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I am planning to submit my paper to a journal. But as I circulate my draft paper to my student peer, one of them ask me why I put my main result in the very first figure. I was silent without any argument.

As far as I know, there are no specific rules against putting the main result in the first figure, but I also could not find a paper that put their main result in the very first figure. Is there any reason why we do not put the main result in the very first figure?

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    Why not? It's the first thing that people look in a paper! Jan 3 at 10:38
  • I think based on the Mr./Mrs. @ouic answer, the paper needs to follow a logical orders so the reader can follow the story of the paper.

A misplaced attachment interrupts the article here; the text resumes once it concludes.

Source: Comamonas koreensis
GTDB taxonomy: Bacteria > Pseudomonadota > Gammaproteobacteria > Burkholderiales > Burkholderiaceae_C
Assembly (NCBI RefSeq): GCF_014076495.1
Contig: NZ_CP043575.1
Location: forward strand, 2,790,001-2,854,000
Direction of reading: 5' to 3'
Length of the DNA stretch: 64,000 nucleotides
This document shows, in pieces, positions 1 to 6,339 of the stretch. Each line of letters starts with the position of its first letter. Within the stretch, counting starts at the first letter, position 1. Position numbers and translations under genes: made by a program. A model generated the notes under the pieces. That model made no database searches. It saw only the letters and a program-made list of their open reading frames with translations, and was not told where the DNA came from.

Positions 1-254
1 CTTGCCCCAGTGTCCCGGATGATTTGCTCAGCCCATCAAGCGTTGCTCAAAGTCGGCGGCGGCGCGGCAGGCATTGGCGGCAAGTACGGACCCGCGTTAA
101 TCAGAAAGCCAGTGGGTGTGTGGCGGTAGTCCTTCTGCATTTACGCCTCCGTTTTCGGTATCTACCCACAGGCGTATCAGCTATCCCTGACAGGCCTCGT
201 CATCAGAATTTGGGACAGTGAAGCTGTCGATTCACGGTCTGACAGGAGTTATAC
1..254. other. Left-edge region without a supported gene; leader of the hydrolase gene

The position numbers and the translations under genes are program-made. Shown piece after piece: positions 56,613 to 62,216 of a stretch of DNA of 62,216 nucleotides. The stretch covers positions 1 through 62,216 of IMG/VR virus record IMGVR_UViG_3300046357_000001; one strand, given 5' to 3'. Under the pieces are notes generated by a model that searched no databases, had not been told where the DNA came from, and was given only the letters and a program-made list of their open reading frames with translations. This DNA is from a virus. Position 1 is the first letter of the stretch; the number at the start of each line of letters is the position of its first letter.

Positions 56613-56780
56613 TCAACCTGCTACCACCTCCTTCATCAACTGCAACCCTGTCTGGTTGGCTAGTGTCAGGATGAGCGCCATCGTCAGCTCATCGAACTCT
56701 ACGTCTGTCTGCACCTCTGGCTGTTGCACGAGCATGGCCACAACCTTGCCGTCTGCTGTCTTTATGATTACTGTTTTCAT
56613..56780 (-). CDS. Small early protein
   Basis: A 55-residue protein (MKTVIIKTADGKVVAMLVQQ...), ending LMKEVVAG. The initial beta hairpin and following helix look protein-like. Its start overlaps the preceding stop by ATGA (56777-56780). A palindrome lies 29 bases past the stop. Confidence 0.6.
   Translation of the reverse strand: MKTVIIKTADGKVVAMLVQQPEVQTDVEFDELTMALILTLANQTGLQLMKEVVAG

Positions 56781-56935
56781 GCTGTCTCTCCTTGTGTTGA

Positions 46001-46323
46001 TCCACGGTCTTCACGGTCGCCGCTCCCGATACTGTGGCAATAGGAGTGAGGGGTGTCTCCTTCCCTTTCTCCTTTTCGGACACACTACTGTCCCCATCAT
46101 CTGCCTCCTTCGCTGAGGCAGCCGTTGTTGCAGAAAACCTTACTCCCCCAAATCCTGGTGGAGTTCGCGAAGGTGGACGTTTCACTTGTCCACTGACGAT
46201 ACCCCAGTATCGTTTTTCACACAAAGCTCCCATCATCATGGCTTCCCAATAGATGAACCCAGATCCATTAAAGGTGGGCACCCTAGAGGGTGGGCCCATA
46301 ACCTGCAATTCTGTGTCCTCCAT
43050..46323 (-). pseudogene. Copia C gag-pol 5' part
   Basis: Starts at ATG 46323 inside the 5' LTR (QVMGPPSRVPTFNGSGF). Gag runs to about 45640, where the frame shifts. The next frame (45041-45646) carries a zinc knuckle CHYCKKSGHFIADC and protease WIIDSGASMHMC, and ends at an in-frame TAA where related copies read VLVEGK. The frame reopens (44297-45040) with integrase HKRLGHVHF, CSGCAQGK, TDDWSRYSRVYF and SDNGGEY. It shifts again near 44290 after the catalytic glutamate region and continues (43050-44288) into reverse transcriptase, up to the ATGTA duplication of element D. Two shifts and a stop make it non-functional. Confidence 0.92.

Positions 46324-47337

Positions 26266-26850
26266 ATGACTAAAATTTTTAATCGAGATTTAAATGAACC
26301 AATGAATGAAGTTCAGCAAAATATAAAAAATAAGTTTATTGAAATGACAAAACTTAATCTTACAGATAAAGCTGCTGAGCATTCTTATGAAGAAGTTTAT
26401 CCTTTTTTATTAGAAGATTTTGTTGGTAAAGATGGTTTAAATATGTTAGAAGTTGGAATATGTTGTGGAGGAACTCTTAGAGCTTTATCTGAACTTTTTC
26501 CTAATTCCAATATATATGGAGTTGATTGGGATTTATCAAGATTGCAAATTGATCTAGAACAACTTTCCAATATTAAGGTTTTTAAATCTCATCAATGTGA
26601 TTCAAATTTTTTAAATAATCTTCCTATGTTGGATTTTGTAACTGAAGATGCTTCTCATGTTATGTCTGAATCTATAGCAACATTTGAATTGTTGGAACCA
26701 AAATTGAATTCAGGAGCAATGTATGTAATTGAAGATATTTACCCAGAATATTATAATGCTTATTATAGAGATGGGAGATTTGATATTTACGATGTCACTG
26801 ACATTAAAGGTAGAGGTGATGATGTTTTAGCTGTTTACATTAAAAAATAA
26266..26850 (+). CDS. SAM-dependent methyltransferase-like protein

– ani jaya
    Jan 4 at 0:08
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It depends. There are no rules, but you need to make sure that your paper follows a logical order and is easy to understand for the reader. The reader wants to see that any conclusions you draw logically result from the measurements or calculations. This often leads to the main result being presented at the end, but that has never been a requirement or convention.

There is no a-priori reason to not put the main result in the first figure, but there may be underlying problems with the paper, and moving the figure to the end could be (part of) the solution that your peer proposes. Impossible to tell without reading the paper.

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  • Thank you for the answer. It is crystal clear and I absolutely agree.
    – ani jaya
    Jan 4 at 0:10

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